Hillary Clinton, dinged for waiting so many days after The New York Times published its bombshell report on Harvey Weinstein to denounce her major campaign donor, gave her first televised interview on the subject to CNN’s Fareed Zakaria. A portion ran tonight.
Zakaria noted that Democratic Sen. Richard Blumenthal says people should give back the money Weinstein donated to them, adding, “He donated money to you, directly and indirectly — would you give the money back?”
Responded Clinton, “Well, there’s no one to give it back to.”
She added: “What other people are saying, what my former colleagues are saying, is they’re going to donate it to charity, and of course I will do that. I give 10% of my income to charity every year. This will be part of that. There’s no – there’s no doubt about it.”
Clinton got torched in some quarters for waiting until Tuesday to make a statement about the scandal, after running for the White House on a campaign that focused so heavily on empowering women. Asked what was her reaction to hearing about so many women who now claim they had been sexually harassed and assaulted over decades by the Hollywood producer, Clinton gave another version of the statement she’d released.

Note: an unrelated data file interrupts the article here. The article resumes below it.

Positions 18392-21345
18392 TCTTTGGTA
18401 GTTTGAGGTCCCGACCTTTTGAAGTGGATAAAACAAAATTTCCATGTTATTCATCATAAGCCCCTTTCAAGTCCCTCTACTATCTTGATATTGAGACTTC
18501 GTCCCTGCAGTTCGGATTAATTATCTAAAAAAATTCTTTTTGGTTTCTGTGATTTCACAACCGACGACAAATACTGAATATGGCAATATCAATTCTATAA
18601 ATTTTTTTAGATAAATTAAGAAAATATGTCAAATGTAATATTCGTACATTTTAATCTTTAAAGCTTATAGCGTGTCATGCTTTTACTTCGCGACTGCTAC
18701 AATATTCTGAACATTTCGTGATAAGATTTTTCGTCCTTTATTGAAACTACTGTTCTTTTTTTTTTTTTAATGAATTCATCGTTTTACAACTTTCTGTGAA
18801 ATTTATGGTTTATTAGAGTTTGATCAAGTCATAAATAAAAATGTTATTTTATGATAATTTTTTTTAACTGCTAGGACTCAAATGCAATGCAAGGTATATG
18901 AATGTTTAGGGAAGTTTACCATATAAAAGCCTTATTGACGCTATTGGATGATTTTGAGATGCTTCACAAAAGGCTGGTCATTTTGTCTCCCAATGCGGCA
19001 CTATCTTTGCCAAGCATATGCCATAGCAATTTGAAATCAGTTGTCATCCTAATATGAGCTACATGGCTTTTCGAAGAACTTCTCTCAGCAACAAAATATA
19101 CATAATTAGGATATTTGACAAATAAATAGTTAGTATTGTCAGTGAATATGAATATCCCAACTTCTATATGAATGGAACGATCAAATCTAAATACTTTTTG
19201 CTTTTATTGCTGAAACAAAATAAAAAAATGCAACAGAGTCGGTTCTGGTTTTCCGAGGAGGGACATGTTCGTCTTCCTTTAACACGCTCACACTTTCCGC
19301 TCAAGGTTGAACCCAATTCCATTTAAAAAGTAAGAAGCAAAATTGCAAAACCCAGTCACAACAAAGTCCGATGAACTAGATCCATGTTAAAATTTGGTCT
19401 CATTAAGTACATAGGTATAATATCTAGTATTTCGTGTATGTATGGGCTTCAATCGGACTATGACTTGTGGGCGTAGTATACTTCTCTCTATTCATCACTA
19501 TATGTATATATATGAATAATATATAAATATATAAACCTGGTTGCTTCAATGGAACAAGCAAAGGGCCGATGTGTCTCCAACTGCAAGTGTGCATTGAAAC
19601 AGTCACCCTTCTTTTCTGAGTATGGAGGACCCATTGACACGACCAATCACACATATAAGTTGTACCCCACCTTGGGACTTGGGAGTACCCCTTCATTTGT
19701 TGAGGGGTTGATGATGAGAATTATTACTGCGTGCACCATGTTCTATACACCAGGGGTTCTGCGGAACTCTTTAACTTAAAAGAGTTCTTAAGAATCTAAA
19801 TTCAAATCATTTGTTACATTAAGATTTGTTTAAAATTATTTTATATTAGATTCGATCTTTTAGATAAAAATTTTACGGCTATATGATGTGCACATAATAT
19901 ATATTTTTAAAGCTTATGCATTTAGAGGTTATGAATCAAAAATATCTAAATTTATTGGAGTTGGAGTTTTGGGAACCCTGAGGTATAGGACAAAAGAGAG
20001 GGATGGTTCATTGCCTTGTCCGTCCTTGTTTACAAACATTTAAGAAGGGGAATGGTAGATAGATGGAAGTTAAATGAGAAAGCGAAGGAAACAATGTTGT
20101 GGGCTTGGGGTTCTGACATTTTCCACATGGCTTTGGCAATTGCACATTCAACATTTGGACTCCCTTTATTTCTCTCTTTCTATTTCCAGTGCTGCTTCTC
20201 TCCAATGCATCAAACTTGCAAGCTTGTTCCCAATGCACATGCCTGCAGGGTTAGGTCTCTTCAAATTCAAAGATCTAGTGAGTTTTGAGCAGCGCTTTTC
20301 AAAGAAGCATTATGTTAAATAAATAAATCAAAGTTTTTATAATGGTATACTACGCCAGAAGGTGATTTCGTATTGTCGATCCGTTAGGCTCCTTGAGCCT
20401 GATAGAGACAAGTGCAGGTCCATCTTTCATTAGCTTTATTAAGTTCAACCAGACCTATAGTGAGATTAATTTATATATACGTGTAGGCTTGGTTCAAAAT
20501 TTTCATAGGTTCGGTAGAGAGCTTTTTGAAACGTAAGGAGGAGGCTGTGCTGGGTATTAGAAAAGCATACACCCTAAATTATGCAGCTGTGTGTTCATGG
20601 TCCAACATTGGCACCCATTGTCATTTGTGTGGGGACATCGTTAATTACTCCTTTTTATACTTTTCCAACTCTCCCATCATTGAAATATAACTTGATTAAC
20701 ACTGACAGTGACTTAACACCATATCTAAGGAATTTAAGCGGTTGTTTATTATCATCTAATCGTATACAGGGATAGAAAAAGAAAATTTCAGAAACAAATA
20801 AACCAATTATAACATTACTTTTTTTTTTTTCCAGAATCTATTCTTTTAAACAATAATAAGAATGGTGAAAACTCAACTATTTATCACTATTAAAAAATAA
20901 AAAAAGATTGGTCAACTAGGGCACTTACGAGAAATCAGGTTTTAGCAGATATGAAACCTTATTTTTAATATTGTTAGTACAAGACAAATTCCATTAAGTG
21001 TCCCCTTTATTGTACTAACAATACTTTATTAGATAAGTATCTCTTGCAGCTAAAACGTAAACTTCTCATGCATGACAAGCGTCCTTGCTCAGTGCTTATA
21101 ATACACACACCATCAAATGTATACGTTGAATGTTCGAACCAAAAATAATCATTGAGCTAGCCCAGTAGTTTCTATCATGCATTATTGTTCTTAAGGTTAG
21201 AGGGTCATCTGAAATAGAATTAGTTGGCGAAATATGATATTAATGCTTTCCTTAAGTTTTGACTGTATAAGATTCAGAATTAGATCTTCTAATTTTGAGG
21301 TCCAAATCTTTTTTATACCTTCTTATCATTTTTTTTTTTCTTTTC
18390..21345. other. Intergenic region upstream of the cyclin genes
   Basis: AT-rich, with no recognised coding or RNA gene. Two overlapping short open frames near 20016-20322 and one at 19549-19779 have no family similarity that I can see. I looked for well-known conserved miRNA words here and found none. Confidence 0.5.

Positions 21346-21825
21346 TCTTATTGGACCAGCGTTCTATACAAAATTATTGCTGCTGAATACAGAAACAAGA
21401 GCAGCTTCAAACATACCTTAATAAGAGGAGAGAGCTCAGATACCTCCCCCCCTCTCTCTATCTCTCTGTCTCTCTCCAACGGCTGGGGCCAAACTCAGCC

“I was just sick. I was shocked. I was appalled. It was something that was just intolerable in every way,” Clinton began. “And, you know, like so many people who’ve come forward and spoken out, this was a different side of a person who I and many others had known in the past.”
Asked if she had considered Weinstein a friend, she responded, “Yes, I probably would have – and so would so many others.”
“You know, people in Democratic politics for a couple of decades appreciated his help and support,” she elaborated. “And I think these stories coming to light now, and people who never spoke out before having the courage to speak out, just clearly demonstrates that this behavior that he engaged in, cannot be tolerated and cannot be overlooked.”
Zakaria, with unusual lack of clarity, said, “People say people knew.” He did not explain who “people” are.
I’m not “people,” Clinton shot back – or words to that effect:
“Well, I certainly didn’t! And I don’t know who did. But I can only speak for myself, and I think speak for many others who knew him primarily through politics,” she said.
“But the courage of these women coming forward now is really important because it can’t just end with one person’s disgraceful behavior and the consequences that he is now facing. This has to be a wake-up call and shine a bright spotlight on anything like this behavior anywhere, at any time.
“We’ve had a series of revelations about companies in Silicon Valley — you know, just sexual harassment and sexual assault being, you know, kind of accepted. That’s the cutting edge of our economy. … This can’t be tolerated anywhere, whether it’s entertainment or tech or anywhere.”